The world of music entertainment is not the only industry where a name change has given rise to trademark issues. In the National Football League, the franchise based in Washington, D.C., has officially decided to change its name from "Redskins" after many years of criticisms from advocates for U.S. indigenous peoples who have found the name offensive. Soon after this announcement, it was discovered that one Washington football fan had registered a series of potential replacement names since 2015. In this case, the individual wants to facilitate a name change and has offered the registered marks for free. Still, the situation underscores the potential legal landmines that exist for companies changing a brand.
The fact that two entities are using the same trademark does not automatically mean that a likelihood of confusion exists. U.S. football fans, for example, have no problem knowing which team is represented by which trademark.
Prohibitions against immoral and slanderous trademarks have been waning in recent years, so the push toward more socially conscious branding has come from consumers and not from governments. The EU does have provisions regarding the registration of trademarks that would be "against the fundamental moral values and standards of society." Still, this February, the EU's highest court issued a decision finding that a movie title including a crude insult to the German writer Goethe was not unprotectable as a trademark simply because it was in bad taste. Similarly, the U.S. Supreme Court decided a case in 2017 which struck down statutes preventing the registration of disparaging trademarks as a violation of First Amendment protections of free speech.
Trademarks, compared to copyright, patents and other forms of IP, typically have stringent use requirements that owners must meet. In some countries, including the U.S., the Philippines and Cambodia, trademark applicants must also make "intent to use" declarations on their registration applications for unused marks. These statements are declarations that the applicant intends to make the actual use of the trademark in domestic commerce and are a prerequisite for later registration.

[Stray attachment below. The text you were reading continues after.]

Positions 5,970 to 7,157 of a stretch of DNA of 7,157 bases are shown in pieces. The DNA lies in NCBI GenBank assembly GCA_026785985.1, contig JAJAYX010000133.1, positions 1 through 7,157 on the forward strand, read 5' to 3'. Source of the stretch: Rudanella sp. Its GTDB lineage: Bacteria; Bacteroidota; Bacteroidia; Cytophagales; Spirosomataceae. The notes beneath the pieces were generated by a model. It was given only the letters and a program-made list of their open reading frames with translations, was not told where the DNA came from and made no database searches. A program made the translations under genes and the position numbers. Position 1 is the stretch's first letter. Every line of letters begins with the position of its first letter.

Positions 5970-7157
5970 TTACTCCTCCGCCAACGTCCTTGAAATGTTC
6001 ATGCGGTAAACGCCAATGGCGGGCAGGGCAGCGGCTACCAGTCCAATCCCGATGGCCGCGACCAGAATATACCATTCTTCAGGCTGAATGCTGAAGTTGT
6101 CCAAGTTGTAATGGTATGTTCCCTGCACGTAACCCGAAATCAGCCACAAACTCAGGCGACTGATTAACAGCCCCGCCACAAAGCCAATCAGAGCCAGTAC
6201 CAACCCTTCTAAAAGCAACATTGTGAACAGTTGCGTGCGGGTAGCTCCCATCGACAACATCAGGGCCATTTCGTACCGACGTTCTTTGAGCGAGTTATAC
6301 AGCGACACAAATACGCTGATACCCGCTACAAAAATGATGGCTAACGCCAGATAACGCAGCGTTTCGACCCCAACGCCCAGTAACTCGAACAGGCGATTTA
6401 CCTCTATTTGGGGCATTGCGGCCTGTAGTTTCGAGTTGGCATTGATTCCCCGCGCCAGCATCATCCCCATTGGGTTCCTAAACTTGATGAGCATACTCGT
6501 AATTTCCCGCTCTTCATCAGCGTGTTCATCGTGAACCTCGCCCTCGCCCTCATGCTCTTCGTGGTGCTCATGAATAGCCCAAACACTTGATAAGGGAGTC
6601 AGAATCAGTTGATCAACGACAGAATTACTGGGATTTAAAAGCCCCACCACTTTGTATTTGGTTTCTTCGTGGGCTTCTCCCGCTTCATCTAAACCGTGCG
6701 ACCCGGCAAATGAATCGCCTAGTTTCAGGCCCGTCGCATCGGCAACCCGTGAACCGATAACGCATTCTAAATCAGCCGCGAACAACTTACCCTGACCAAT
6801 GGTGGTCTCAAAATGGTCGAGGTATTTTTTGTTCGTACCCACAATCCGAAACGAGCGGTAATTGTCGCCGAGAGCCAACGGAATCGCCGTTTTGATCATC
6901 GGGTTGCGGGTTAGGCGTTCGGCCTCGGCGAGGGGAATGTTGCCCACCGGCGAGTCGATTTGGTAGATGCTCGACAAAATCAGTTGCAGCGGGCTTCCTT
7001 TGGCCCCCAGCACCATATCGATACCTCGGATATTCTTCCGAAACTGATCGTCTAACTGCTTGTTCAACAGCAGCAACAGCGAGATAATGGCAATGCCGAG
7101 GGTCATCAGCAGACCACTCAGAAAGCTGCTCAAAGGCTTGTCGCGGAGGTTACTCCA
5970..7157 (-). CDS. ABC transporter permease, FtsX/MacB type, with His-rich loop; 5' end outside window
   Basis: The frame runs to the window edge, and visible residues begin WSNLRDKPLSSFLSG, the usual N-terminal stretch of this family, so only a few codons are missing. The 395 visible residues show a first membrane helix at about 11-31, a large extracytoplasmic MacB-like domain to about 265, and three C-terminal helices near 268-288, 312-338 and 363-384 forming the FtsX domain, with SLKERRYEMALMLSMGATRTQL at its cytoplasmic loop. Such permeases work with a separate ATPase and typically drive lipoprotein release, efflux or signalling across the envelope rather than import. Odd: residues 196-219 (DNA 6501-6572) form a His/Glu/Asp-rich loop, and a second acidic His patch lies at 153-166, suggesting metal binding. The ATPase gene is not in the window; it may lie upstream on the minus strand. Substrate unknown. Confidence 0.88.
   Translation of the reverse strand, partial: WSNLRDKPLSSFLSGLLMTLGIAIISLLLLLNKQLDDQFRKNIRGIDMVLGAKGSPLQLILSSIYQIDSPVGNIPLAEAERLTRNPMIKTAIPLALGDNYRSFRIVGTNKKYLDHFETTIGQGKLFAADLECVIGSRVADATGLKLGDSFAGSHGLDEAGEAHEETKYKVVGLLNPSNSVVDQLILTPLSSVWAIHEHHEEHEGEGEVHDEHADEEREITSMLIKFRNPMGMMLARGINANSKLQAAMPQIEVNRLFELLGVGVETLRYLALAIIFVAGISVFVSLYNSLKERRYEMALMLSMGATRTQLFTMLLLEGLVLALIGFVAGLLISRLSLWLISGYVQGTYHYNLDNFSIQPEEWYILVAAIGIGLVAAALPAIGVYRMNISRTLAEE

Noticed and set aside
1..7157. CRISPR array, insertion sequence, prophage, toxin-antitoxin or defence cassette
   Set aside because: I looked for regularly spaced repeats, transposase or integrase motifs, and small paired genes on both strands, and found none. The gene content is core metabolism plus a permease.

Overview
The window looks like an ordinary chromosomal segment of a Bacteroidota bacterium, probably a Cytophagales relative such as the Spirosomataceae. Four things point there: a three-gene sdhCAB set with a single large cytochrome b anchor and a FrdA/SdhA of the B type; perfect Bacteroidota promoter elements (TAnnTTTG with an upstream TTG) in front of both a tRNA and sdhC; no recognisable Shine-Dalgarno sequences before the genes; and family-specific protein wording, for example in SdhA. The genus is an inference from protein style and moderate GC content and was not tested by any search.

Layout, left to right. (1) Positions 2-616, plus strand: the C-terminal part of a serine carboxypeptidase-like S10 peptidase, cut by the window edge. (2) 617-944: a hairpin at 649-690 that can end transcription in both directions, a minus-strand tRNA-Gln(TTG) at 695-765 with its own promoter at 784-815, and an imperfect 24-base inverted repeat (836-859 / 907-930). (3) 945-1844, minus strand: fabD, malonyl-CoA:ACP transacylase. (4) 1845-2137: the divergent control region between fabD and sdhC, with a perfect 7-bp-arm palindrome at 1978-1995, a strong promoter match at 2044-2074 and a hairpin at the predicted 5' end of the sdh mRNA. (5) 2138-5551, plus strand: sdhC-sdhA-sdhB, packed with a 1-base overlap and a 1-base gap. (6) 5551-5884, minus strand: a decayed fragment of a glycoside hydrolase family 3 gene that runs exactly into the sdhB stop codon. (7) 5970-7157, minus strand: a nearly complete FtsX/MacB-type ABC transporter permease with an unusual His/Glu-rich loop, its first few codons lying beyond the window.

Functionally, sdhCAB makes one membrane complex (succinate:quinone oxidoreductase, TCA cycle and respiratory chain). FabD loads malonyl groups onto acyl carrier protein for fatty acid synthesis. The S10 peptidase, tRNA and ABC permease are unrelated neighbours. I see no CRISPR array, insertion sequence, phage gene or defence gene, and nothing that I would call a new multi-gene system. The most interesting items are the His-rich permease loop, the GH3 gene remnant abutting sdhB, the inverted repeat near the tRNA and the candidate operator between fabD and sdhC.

Handling trademark changes internationally
A trademark owner has to show a genuine intent to use the mark in commerce and is also typically responsible for those trademarks' uses. Under one aspect, this serves to avoid acquiescence, which means to lose the right to contest an otherwise infringing trademark after several years of knowingly tolerating its use. Under another aspect, it serves to avoid the mark becoming generic after prolonged public use of the mark as a synonym for the respective goods or services. Unlike the U.S., Europe does not require trademark applicants to make a declaration that the mark is either actively used or will be used in commerce. Nevertheless, five years of continuous non-use of the mark will generally lead the European Union Intellectual Property Office to cancel the trademark if someone challenges it through a cancellation proceeding.
The authors contribute to this blog in their personal capacity. The views expressed are their own and do not necessarily represent the views of Dennemeyer IP Solutions, Dennemeyer & Associates, or Dennemeyer Consulting.